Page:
● Oral Appliances: Sleep apnea oral appliances are custom-fit devices that you wear in your mouth before you sleep. They prevent your lower jaw and tongue from sliding backward during sleep, which causes airway obstruction.
● Surgery: Uvulopalatopharyngoplasty (surgery to reshape the roof and back of the mouth) and jaw repositioning surgery can be done to prevent airway collapse and treat obstructive sleep apnea.
Consult with a sleep specialist if you experience pauses in your breath during sleep and wake up with bad breath in the morning.
Treating your sleep apnea can improve your sleep quality and help you get rid of snoring, mouth breathing, and dry mouth during sleep. All these can help you wake up with a fresher breath every morning.
- Tungare S, Zafar N, Paranjpe AG. Halitosis. StatPearls Publishing; 2022. Accessed November 29, 2022. https://www.ncbi.nlm.nih.gov/books/NBK534859/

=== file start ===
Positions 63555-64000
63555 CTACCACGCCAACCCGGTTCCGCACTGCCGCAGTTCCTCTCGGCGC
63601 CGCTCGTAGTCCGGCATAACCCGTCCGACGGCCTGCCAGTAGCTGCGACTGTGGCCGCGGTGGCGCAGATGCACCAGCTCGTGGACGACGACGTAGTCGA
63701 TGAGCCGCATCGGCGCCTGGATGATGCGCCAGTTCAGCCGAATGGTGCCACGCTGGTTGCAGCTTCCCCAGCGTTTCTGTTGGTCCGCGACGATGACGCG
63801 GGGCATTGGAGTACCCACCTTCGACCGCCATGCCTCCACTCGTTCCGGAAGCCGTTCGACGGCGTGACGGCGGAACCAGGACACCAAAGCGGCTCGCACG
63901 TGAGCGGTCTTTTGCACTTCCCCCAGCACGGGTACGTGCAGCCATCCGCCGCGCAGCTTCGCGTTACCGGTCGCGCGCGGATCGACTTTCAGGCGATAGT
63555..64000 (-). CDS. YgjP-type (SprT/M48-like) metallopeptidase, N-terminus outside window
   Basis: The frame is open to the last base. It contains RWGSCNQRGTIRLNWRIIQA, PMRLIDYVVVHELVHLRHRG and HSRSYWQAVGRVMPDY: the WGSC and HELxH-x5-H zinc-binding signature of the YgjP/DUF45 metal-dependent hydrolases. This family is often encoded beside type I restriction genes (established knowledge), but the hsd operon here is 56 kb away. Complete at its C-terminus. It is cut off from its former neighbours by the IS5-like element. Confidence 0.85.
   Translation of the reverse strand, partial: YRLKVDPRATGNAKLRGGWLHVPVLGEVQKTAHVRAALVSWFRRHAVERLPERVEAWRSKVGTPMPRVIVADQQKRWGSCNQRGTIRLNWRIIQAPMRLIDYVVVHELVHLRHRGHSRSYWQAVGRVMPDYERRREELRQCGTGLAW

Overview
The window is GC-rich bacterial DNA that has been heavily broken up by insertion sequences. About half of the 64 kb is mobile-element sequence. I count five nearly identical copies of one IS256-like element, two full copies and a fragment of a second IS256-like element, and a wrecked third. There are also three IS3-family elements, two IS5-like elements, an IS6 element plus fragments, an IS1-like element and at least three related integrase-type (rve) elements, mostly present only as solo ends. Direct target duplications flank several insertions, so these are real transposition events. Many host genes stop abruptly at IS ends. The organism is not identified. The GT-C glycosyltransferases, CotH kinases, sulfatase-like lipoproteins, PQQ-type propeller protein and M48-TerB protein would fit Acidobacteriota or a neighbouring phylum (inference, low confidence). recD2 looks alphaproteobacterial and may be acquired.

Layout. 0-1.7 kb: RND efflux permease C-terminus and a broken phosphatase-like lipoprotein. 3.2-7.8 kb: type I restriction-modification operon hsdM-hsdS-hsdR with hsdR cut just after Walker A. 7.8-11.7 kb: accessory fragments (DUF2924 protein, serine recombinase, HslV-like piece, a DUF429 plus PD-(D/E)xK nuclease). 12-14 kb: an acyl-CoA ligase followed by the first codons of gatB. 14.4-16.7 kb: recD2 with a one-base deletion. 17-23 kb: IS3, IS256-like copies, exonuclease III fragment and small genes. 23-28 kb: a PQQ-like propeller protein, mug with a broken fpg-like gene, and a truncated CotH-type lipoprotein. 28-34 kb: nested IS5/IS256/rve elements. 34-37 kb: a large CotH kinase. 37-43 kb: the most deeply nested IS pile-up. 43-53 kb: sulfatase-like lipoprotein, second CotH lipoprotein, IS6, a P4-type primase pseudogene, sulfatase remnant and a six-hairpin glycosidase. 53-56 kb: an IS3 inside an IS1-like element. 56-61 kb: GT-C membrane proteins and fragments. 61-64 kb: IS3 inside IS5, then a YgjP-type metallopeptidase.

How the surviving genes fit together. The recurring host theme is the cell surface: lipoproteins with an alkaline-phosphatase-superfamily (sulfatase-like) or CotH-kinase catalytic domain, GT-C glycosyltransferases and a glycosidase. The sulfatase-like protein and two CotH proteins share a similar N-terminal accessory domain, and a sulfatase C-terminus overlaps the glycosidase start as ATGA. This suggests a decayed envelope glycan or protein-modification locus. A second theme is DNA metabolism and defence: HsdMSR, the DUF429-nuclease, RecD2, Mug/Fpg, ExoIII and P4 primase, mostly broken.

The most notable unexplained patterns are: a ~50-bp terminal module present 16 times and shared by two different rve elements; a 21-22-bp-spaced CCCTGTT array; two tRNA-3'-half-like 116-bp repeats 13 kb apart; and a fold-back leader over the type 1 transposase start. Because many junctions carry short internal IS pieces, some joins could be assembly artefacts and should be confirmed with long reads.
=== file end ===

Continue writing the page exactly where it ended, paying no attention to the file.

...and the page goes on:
- Delanghe G, Ghyselen J, Steenberghe D van, Feenstra L. Multidisciplinary breath-odour clinic. The Lancet. 1997;350(9072):187. doi:10.1016/S0140-6736(05)62354-9
- Bicak DA. A Current Approach to Halitosis and Oral Malodor- A Mini Review. Open Dent J. 2018;12:322-330. doi:10.2174/1874210601812010322
- Zanetti F, Zivkovic Semren T, Battey JND, et al. A Literature Review and Framework Proposal for Halitosis Assessment in Cigarette Smokers and Alternative Nicotine-Delivery Products Users. Front Oral Health. 2021;2:777442. doi:10.3389/froh.2021.777442
- Talha B, Swarnkar SA. Xerostomia. StatPearls Publishing; 2022. Accessed November 29, 2022. https://www.ncbi.nlm.nih.gov/books/NBK545287/